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Let Me Be Frank With You by Richard Ford


Let Me Be Frank With You is Richard Ford's fourth book with Frank Bascombe as its main character. "The Bascombe Trilogy" begins with The Sportswriter (1986), when Frank is 38 years old. He is adjusting to having lost his son, his marriage, and a career as a novelist. Introspection--the trait needed to be a fiction writer-- is one Frank currently avoids. Now a sportswriter, he uses his
fine skills of observation without analyzing his own grief. In that first book, we come to see Frank as a man who is not to be defeated--someone who firmly believes that optimism is an essential part of existence.

Independence Day (1995), book two of the trilogy and winner of the Pulitzer Prize in 1996, continues the saga as Frank makes his way from his home in Haddam, New Jersey to his son Paul's home in Connecticut. Frank's destination is the Baseball Hall of Fame in Cooperstown, N.Y., which he hopes will be therapeutic for his teenage son. Frank is no longer a sportswriter. Instead, he lives in the home he shared with his former wife and sells real estate. He seems particularly suited to this job, enjoying the tangential companionship of the client/realtor relationship.

In The Lay of the Land (2006), the third book of the trilogy, Frank is 55 and still working as a realtor. The year is 2000. Frank has moved to a very expensive house overlooking the ocean. Sally, his second wife, has left him and he is recovering from treatment for prostate cancer. Once again, "life" has hit him squarely in the face.

Thus, when we meet Frank again in Let Me Be Frank With You, he is in his late 60s and clearly dealing with issues of late middle age. In the first story, "I Am Here," Sally and he have sold their home by the ocean. They have returned to Haddam in what turns out to be a propitious move. Frank is retired and filling his time with some volunteer work. Hurricane Sandy has struck and Sally is busy doing grief counseling in the worst hit areas. He is downsizing his life--getting rid of non-essential words, belongings, and so-called "friends."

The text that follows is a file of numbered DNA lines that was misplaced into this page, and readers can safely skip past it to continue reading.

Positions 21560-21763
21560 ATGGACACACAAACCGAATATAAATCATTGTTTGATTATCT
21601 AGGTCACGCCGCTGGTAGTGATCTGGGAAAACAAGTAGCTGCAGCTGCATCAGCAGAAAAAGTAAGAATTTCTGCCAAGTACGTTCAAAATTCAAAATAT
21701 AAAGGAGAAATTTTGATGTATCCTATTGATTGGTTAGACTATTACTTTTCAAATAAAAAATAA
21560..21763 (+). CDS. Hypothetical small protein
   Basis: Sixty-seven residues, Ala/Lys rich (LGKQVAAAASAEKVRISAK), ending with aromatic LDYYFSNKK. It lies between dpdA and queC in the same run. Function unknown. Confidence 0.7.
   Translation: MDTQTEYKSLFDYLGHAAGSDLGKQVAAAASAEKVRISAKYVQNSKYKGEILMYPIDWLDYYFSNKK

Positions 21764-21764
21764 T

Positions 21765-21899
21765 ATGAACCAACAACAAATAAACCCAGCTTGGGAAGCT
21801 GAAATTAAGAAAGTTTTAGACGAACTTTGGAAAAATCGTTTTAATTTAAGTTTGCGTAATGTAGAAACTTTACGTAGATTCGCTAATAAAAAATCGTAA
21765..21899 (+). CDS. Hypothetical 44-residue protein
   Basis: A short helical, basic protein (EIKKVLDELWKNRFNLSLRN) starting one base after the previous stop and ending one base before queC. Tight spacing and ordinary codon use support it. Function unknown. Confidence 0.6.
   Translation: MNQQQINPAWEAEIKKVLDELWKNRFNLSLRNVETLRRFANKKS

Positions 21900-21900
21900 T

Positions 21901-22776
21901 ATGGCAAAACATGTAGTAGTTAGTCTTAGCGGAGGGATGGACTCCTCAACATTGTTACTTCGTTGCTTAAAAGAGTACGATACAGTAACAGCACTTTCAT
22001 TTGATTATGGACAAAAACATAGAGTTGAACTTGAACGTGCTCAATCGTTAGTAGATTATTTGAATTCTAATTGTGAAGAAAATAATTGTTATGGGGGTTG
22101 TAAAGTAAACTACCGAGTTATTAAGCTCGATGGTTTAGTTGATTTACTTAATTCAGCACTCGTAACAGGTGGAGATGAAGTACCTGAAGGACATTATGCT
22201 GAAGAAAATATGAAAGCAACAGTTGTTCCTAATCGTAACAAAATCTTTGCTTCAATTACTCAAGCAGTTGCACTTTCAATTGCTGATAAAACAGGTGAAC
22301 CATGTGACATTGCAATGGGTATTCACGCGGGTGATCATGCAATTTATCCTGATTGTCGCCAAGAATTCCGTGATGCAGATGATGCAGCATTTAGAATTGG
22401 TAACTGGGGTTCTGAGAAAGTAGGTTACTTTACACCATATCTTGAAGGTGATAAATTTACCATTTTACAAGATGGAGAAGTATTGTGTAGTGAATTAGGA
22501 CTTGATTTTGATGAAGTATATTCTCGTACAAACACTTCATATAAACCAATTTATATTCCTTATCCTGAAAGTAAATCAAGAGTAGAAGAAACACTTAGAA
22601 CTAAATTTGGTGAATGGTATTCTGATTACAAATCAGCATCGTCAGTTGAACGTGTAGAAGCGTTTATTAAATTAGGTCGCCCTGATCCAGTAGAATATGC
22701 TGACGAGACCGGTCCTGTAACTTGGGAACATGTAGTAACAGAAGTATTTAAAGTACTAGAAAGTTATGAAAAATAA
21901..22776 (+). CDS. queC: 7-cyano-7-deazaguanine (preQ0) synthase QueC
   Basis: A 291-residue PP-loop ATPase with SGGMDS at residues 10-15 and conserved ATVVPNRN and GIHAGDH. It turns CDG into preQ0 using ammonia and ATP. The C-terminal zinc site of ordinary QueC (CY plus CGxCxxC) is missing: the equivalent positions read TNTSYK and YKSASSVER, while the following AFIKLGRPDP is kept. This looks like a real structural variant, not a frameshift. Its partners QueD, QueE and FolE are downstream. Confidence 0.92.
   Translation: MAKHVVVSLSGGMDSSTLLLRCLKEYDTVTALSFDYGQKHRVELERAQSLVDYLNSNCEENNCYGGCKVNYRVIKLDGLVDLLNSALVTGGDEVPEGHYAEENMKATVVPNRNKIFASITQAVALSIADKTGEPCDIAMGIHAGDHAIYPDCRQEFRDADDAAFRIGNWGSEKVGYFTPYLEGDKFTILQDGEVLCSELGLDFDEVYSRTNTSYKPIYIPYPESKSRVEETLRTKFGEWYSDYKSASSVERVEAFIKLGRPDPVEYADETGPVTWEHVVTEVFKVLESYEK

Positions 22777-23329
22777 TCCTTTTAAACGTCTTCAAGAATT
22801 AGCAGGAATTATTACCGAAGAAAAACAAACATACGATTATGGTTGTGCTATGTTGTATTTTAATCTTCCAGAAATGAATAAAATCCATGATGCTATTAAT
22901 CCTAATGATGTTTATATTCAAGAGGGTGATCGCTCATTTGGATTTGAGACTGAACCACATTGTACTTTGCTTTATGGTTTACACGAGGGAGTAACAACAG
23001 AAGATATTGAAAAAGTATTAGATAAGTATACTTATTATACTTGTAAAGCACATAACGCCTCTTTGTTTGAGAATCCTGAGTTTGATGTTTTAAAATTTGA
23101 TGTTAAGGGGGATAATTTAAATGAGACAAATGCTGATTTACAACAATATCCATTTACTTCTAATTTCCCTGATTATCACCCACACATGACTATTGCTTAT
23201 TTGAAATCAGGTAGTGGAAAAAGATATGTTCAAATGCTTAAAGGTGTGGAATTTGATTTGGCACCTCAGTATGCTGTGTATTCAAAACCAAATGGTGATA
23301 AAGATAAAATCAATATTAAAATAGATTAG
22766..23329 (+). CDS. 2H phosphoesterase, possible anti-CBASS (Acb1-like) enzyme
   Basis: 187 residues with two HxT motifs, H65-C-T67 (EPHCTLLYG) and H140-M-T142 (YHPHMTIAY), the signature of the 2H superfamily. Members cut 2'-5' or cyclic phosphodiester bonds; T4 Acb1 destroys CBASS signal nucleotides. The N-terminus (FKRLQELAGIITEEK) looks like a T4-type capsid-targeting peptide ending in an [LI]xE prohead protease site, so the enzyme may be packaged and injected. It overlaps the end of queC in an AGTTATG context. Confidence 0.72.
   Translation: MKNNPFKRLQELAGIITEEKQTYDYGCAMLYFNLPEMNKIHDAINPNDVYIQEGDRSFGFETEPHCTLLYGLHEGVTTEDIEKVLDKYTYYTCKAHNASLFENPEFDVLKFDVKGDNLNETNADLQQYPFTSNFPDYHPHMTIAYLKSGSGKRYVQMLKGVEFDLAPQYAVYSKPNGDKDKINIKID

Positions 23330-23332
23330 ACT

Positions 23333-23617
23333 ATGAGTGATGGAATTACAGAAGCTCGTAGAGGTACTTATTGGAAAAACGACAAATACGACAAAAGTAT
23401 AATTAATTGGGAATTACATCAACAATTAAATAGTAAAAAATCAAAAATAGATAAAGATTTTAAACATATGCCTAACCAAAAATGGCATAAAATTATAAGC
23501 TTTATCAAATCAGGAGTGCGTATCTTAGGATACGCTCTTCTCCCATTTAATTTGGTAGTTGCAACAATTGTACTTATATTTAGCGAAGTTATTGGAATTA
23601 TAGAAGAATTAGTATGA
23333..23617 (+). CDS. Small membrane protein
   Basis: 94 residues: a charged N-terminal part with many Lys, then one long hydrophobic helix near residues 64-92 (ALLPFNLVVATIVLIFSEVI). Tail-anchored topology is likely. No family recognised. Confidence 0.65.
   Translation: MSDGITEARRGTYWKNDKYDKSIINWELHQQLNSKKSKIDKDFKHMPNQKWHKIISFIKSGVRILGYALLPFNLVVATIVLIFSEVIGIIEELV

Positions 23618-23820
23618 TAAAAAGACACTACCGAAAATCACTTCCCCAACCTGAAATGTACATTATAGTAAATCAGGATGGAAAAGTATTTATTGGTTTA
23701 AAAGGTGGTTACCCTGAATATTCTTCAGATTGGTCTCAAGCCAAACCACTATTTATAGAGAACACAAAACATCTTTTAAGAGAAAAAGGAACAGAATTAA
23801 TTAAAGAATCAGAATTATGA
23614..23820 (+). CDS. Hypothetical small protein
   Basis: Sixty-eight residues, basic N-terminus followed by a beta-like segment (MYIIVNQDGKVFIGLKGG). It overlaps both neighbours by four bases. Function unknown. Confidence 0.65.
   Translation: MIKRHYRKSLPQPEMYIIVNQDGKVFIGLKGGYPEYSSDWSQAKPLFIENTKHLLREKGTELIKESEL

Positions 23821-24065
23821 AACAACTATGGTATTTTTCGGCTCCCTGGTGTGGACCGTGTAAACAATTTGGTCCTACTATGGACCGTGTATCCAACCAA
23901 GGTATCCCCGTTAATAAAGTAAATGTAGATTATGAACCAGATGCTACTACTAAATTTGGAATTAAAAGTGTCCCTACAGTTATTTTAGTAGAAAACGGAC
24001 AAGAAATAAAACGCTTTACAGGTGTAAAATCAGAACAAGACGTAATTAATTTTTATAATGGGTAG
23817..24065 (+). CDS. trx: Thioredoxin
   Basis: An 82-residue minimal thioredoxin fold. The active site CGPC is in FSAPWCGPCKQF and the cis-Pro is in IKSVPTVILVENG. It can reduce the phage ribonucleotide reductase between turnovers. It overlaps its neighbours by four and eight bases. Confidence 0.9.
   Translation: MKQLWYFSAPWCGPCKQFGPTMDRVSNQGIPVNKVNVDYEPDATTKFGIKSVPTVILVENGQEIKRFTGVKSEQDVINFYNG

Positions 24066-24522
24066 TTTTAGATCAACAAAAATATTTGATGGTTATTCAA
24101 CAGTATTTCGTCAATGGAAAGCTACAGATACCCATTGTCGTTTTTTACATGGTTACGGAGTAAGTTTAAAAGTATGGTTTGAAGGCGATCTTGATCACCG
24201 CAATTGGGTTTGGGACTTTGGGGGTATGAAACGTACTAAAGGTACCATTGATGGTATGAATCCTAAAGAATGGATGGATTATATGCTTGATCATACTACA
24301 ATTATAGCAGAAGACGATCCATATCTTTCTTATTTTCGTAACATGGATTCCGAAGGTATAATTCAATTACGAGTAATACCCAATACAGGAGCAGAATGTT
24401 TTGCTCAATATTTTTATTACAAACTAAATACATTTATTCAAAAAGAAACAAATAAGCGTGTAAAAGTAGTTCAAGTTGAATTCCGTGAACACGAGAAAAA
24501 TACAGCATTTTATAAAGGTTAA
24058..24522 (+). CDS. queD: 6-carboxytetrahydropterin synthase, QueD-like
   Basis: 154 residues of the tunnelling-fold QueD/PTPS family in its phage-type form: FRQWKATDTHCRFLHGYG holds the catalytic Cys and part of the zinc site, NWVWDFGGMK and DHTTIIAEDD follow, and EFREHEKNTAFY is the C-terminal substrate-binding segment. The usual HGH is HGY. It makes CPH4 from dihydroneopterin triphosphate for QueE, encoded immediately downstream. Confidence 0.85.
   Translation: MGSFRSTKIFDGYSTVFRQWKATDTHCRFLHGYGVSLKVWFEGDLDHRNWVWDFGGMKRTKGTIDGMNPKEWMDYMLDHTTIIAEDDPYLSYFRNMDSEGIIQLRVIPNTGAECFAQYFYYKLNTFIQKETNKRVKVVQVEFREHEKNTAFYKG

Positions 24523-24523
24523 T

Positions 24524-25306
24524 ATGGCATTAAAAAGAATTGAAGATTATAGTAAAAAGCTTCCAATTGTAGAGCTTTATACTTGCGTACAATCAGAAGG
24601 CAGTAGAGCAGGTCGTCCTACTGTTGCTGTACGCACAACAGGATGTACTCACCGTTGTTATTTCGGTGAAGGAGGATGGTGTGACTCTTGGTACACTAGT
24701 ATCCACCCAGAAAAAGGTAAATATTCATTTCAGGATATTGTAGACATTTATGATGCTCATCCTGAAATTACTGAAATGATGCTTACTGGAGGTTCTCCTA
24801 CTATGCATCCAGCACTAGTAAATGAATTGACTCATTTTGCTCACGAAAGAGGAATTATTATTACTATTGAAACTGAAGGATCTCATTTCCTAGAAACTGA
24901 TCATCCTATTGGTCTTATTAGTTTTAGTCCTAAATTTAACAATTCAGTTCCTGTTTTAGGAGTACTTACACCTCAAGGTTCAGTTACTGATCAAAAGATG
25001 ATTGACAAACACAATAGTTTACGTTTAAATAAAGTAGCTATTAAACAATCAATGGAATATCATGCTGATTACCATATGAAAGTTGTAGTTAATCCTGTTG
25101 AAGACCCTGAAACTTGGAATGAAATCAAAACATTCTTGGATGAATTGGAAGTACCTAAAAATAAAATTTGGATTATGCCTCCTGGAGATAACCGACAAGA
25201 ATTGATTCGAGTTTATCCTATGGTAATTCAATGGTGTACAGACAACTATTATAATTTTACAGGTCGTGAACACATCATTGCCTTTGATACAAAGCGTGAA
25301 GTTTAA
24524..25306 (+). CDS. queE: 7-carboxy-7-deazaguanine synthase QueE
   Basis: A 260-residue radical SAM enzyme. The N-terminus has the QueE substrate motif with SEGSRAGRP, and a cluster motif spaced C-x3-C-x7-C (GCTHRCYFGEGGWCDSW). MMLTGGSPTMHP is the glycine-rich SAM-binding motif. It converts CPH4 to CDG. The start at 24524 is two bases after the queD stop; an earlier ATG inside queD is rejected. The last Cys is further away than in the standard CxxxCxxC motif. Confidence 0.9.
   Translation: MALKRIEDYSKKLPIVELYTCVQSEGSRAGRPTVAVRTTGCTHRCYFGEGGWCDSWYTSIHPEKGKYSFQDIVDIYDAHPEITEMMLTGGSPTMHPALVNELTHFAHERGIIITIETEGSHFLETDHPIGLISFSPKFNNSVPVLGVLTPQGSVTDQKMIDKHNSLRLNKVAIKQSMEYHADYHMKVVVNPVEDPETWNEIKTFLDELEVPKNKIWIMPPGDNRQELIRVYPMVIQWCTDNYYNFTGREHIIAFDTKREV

Juxtaposed with his own physical decline (poor guy is suffering from neck and back pain) is the devastation wreaked by Hurricane Sandy. As Frank observes:

Sea-Clift, when I drive south on Central, gives to the world the sad look of having taken a near fatal punch in the nose...Roofs, windows, front stoops, exterior walling, garages, boats--all look as if a giant has strode out of the gray sea and kicked the shit out of everything.  (Loc. 309, Kindle edition)

But this is a humorous book. Frank's complete irreverence and dark wit endear him to the reader.  He also exhibits much compassion, albeit reluctantly.Whether visiting a dying friend or agreeing to meet a former real estate client at his now-destroyed house, Frank's essential humanity shines through.

Similarly, in the short story, "The New Normal," Frank drives out to see his ex-wife in a nearby "state-of the art, staged-care facility," (Loc 1229) aptly named, "Carnage Hill." His mission is to give her an orthopedic pillow for Christmas--one that will "homeopathically 'treat' Parkinson's..." (loc 1235)

The description of the facility and its residents is replete with black humor-- including that of Ann, his feng shui obsessed ex-wife. The walls of her beautiful apartment display pictures that border on the pornographic and are embedded with sensors measuring her vital signs. As Frank looks dispassionately at Ann's new surroundings, he assesses his own recent move to "downsize." He reflects:


Our move to Haddam, a return to streets, housing stocks and turbid memories I thought I'd forever parted with, was like many decisions people my age make: conservative, reflexive, unadventurous, and comfort-hungry--all posing as their opposite: novel, spirited, enlightened, a stride into the mystery of life, a bold move only a reckless few would ever chance. As if I'd decided to move to Nairobi and open a Gino's. Sadly, we only know well what we've already done. (Loc 1315)

If you enjoyed reading the earlier books by Richard Ford featuring Frank Bascombe, you will not want to miss this book of interlocking short stories. But you need not have read the trilogy. Let Me Be Frank With You can stand on its own merits. It is a wry, and sadly, realistic portrait of aging in America.

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